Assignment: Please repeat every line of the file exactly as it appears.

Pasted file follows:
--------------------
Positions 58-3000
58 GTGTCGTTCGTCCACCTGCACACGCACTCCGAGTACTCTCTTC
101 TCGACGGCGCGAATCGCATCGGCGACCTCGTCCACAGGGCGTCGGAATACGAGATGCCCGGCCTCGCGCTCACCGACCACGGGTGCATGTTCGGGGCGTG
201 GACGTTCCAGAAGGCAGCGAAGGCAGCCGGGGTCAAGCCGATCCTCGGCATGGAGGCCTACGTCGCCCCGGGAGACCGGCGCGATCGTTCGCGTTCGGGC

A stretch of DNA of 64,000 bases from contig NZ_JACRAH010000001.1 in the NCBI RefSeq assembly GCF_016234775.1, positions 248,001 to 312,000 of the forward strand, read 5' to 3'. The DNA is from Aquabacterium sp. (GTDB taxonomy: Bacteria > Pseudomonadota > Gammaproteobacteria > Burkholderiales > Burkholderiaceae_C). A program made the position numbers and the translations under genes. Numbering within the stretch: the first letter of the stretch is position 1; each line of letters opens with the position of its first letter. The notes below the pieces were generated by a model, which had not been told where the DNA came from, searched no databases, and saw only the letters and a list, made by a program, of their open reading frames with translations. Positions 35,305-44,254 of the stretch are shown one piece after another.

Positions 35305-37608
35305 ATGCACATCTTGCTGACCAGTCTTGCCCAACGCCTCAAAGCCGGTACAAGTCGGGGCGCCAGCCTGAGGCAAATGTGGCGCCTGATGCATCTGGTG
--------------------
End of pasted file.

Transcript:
Positions 58-3000
58 GTGTCGTTCGTCCACCTGCACACGCACTCCGAGTACTCTCTTC
101 TCGACGGCGCGAATCGCATCGGCGACCTCGTCCACAGGGCGTCGGAATACGAGATGCCCGGCCTCGCGCTCACCGACCACGGGTGCATGTTCGGGGCGTG
201 GACGTTCCAGAAGGCAGCGAAGGCAGCCGGGGTCAAGCCGATCCTCGGCATGGAGGCCTACGTCGCCCCGGGAGACCGGCGCGATCGTTCGCGTTCGGGC

A stretch of DNA of 64,000 bases from contig NZ_JACRAH010000001.1 in the NCBI RefSeq assembly GCF_016234775.1, positions 248,001 to 312,000 of the forward strand, read 5' to 3'. The DNA is from Aquabacterium sp. (GTDB taxonomy: Bacteria > Pseudomonadota > Gammaproteobacteria > Burkholderiales > Burkholderiaceae_C). A program made the position numbers and the translations under genes. Numbering within the stretch: the first letter of the stretch is position 1; each line of letters opens with the position of its first letter. The notes below the pieces were generated by a model, which had not been told where the DNA came from, searched no databases, and saw only the letters and a list, made by a program, of their open reading frames with translations. Positions 35,305-44,254 of the stretch are shown one piece after another.

Positions 35305-37608
35305 ATGCACATCTTGCTGACCAGTCTTGCCCAACGCCTCAAAGCCGGTACAAGTCGGGGCGCCAGCCTGAGGCAAATGTGGCGCCTGATGCATCTGGTG